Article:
As a legal assistant, you’ll be working in an administrative office-based role within the legal industry. While an interest in law and additional qualifications can be ideal, they aren’t necessary. Most positions are open to high school graduates or those with general office administration experience, but if you really want to stand out or move into higher roles within the industry, you might consider pursuing an associate’s or bachelor’s degree in law or paralegal studies or a Certified Legal Assistant (CLA) certification.
Even more important are administrative skills like computer literacy, filing, scheduling appointments, and typing correspondence. Familiarity with legal terms and procedures and experience preparing legal documents is also a plus. If you’re interested in a career in law, like becoming a paralegal or attorney, working as a legal assistant is a great way to gain some experience and insight into the field before you commit to an expensive degree.
Legal assistants are generally paid hourly, with salary ranges fluctuating depending on your state. Average wages across the United States can range from $16.86 to $25.49 per hour. In 2021, legal assistants should be aware of the impact of trends like automation and remote work on the industry.
Legal Assistant Resume Templates
Why this resume works in 2021
Like the name implies, legal assistants are mainly tasked with assisting lawyers and other legal professionals in an office environment. Depending on your industry and firm, your role could include anything from organizing and filing documents to gathering evidence and assisting during trial. You’ll need a high level of research and organizational skills, excellent communication, and the ability to take direction and work within a team.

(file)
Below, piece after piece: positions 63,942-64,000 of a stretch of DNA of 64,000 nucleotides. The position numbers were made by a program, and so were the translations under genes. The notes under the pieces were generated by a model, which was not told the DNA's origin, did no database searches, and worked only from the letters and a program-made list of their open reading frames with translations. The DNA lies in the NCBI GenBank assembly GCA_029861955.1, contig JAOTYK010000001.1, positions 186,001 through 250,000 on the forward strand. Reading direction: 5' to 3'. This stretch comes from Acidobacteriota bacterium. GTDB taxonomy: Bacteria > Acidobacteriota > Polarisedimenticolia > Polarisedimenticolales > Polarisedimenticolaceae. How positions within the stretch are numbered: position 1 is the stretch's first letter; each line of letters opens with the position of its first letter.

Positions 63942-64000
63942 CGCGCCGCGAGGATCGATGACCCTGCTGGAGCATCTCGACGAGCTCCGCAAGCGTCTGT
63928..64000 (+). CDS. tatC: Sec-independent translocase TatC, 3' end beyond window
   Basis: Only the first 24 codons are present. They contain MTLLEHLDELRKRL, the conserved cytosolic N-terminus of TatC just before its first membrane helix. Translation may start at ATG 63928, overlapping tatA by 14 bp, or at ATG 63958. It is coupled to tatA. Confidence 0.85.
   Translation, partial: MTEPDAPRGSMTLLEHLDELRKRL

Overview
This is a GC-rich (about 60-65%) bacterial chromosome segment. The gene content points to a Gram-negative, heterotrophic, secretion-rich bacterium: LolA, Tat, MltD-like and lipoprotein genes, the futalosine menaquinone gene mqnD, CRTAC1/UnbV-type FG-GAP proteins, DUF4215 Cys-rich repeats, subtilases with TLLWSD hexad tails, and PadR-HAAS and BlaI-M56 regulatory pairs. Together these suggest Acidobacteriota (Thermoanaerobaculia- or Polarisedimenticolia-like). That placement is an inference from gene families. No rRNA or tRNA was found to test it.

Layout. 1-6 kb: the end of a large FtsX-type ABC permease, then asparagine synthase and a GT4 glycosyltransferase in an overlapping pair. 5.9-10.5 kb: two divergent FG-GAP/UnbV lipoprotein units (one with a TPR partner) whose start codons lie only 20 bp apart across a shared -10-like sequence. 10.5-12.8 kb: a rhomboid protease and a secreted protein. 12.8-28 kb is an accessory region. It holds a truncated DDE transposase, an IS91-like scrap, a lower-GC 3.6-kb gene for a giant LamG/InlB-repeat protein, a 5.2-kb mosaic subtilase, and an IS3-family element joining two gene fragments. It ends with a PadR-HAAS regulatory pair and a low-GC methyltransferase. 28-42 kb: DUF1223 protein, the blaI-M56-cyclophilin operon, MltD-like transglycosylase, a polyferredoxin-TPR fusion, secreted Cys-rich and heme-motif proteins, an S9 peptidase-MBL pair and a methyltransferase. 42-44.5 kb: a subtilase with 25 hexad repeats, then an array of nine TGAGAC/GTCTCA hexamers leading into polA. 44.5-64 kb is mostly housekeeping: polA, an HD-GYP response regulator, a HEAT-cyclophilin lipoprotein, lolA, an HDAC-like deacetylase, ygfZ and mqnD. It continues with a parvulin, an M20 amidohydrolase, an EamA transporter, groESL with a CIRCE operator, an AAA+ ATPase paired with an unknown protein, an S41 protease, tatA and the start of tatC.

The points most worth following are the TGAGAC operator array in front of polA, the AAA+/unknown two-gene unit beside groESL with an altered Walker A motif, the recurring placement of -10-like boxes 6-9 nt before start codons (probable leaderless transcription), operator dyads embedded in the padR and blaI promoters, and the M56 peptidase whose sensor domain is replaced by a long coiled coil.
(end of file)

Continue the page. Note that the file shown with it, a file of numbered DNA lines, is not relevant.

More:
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Entry Level Legal Assistant Resume SampleDownload Resume Template (Google Doc) Download Resume in PDF
Why this resume works in 2021
You can apply for entry level legal assistant positions even without any legal qualifications or office administration experience, or transition to the field from other administrative roles. Employers will be looking for evidence of transferable skills as well as technical skills like data entry software and Microsoft Access. If you have experience as an intern or volunteer in a legal or related field, that can also strengthen your candidacy.
Skills For Legal Assistant Resumes
- Legal Advice
- Legal Research
- Legal Writing
- Legal Document Preparation
- Civil Litigation
- Commercial Litigation
- Personal Injury Law
- Litigation Support
- Corporate Law
- Document Review
- Legal Assistants
- Electronic Filing
How to use these skills?
As a legal assistant, office administrative skills are crucial. These include both soft and hard skills, but remember not to lump these together in your skills section. Technical skills like document drafting or CLA certification are hard skills that can be listed at the bottom of your resume. Transferable skills, on the other hand — things that are harder to demonstrate, like communication skills or time management — need to be highlighted through your accomplishments rather than stated outright.
To find out the exact skills hiring managers and ATS are screening for, always review the job description itself. From there, you can pull out the top skills the job is asking for. For more guided assistance, you can upload your resume to our Targeted Resume tool or browse our comprehensive list of legal assistant skills and keywords to ensure your resume lands on the top of the ‘yes’ pile.
Action Verbs For Legal Assistant Resumes
How to use these action verbs?
The work experience section of your resume should never read like a job description. Recruiters aren’t interested in what duties you were assigned — they want to know what you accomplished in previous roles and what you’re likely to achieve in this one. The easiest way of distinguishing between a duty and an accomplishment is by starting your bullet points with a strong resume action verb, which keeps the focus on what you actually did.
As a legal assistant, you’ll be conducting research, preparing documents, and organizing legal documents. To emphasize your ability to do the job, choose action verbs that reflect what you’ll actually be doing. Systemized and Organized highlight your attention to detail and organizational skills, while Supported, Assisted, and Coordinated emphasize your teamwork and communication.
For a full list of effective resume action verbs, visit Resume Action Verbs.